SINGAPORE - When Singapore was established as a trading port back in 1819, the British were keen to attract Arab traders to these shores. But small as their numbers were - a 1824 census showed that only 15 of Kampong Glam's more than 9,600 residents were Arab - they play a key role in Singapore's development, using their wealth to build mosques, organise funds, develop lands, and even contribute to the music culture here.
The Arab Network @ Singapore (AN@S) on Saturday (April 13) launched an exhibition to showcase the stories of these Arabs, known as the Hadramis, who came from Hadaramawt, Yemen, to Singapore over 200 years ago. Entitled Here And Now: Arabs In Singapore, the seven-day exhibition located at The Arts House, showcases pictures and documents gathered from private collections.
The exhibition was put together over a year by a team of nine young Singaporeans, led by 34-year-old graduate student Syed Muhammad Hafiz.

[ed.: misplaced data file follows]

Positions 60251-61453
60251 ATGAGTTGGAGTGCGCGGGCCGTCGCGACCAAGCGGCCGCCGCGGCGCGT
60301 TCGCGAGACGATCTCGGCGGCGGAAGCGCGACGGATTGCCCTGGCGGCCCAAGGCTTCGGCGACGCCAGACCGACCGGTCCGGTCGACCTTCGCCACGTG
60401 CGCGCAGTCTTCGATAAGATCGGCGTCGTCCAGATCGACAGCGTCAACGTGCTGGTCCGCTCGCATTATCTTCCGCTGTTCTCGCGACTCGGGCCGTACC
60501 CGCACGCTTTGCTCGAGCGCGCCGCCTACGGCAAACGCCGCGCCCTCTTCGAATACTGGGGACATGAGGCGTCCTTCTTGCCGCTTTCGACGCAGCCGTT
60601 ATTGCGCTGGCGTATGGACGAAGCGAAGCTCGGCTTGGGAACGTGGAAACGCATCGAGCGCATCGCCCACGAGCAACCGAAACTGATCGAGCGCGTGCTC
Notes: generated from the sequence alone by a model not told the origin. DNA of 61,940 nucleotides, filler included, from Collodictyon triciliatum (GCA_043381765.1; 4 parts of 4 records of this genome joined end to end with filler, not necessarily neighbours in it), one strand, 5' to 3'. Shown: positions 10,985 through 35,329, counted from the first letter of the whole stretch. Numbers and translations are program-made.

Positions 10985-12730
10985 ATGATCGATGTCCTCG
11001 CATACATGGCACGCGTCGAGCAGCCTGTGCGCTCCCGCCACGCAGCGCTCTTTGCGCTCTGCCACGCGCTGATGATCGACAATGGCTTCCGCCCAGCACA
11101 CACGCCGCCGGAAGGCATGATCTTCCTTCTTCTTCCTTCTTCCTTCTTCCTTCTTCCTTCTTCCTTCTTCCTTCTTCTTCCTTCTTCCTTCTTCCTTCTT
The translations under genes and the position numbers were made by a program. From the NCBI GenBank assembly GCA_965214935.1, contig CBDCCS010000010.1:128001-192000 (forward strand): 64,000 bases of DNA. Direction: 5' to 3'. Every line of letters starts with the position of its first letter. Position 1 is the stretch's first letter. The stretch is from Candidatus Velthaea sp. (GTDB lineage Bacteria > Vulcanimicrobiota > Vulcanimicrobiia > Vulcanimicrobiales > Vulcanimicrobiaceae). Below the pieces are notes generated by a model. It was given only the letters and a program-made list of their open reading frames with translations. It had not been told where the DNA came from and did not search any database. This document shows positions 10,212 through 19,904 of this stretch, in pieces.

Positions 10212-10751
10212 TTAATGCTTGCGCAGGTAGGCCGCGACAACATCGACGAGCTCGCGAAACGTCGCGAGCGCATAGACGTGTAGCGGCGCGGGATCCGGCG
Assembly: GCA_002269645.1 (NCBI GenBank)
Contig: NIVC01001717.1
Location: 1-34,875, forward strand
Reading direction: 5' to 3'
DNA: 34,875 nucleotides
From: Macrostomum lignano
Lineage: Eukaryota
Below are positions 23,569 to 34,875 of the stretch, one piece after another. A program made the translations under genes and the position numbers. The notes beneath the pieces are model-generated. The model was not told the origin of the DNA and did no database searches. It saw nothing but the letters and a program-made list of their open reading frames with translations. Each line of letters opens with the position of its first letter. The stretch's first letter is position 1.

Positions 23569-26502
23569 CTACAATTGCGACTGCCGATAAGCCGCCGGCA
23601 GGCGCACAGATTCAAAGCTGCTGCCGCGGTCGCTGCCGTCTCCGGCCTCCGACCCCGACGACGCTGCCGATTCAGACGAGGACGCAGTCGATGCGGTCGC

Rather than the tales of religious figures or prominent businessmen, the exhibition is more about personal stories, he said. The team, the rest of whom are students and full-time national servicemen aged between 20 to 26, gathered much of the information from their uncles, aunts and grandparents. "They not only found out more about themselves but also the larger Hadrami community," he said.
The exhibition launch, attended by President Halimah Yacob and her husband, was preceded by AN@S' presenting awards to nine students of Arab descent who have excelled.
NSF Muhammad Bahajjaj, 22, one of the team members, said putting together the exhibition was a chance to learn about his heritage. "To really see how my family and other Arabs have contributed to Singapore. It opened my eyes. The word 'Arab' is no longer just a word to me but a story written by my forefathers, and now for me to continue."
Here And Now: Arabs In Singapore is located at Gallery II of The Arts House and will run till April 20, from 10am - 10pm daily. Admission is free.